UBC Theses and Dissertations
Balancing in-between : emerging concepts of Nikkei identity explored through Hapa young adults in multicultural Canada Sekita, Misato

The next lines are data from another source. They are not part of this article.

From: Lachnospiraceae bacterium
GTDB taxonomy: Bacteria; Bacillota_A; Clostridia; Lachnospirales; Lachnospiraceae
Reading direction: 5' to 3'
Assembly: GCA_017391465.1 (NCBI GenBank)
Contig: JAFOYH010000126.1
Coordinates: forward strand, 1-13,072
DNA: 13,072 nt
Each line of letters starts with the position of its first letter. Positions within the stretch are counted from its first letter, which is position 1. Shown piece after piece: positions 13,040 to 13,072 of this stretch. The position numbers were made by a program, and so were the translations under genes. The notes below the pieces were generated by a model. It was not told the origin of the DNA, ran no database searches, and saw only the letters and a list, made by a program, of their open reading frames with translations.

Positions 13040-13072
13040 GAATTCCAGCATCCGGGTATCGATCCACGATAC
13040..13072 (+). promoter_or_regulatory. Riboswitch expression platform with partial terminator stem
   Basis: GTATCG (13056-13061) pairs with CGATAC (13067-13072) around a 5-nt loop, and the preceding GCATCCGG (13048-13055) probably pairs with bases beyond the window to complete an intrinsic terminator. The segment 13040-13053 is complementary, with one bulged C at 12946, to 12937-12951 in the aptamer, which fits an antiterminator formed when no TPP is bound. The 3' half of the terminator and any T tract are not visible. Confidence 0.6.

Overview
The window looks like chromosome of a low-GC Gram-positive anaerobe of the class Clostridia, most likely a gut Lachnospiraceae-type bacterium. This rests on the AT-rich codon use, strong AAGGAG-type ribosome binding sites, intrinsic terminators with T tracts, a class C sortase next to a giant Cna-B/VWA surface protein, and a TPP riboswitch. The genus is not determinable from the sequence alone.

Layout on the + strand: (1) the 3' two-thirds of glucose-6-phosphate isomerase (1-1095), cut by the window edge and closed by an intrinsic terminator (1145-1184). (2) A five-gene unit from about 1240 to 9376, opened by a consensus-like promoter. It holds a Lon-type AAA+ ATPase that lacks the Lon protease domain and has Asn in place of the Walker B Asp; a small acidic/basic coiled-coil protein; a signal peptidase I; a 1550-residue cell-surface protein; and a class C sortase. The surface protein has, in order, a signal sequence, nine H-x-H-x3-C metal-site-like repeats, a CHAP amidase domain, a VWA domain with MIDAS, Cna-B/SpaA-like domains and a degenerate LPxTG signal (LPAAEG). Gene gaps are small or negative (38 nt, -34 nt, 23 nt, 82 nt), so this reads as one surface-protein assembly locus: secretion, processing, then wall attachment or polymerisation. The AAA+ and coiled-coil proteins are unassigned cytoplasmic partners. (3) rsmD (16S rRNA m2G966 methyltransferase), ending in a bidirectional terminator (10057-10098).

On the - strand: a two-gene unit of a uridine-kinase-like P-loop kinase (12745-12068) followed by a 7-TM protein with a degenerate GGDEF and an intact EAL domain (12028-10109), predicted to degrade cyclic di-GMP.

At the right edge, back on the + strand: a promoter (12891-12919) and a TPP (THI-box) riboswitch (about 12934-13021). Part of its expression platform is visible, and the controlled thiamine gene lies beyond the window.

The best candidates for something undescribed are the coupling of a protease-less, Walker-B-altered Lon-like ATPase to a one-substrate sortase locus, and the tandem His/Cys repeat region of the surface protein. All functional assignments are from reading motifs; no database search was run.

The establishment of Nikkei Place in 2000 was a turning point for the Vancouver Nikkei community. The term Nikkei, which is used throughout the world to designate those who are of Japanese descent and live outside of Japan, has been recaptured and redefined at a local level. This allows not only Japanese Canadians but also Ijusha (those born in Japan who are more recent immigrants), and Hapa (those born from a union of Japanese Canadian and non-Nikkei parents) to be embraced by and to rejuvenate the community. This research discusses the struggle and achievement of the Nikkei community in Vancouver, Canada that strives to remain as a community. I argue that Nikkei in Vancouver comprise a synthesis of ethnic community and cultural community that requires constant redefining of membership and expansion of boundaries. As a method of my research, I conducted participant observation field work along with ten semi-structured interviews, eight of them with Hapa. Since many of the studies on the history of Japanese Canadians are narrative, an historical review provided not only background information but also served as a part of my method. The history of the Japanese Canadian community and its relation to multiculturalism in Canada explains the current nature of the Nikkei community in Vancouver. The results of this research suggest people hope to sustain a community by way of redefining the external boundary in relationship to multicultural Canada and the internal boundaries within the heterogeneous Nikkei community. Through interviews with Hapa young adults of Nikkei in Vancouver, much diversity was found among them which reaffirmed the diverse nature of the Nikkei community.
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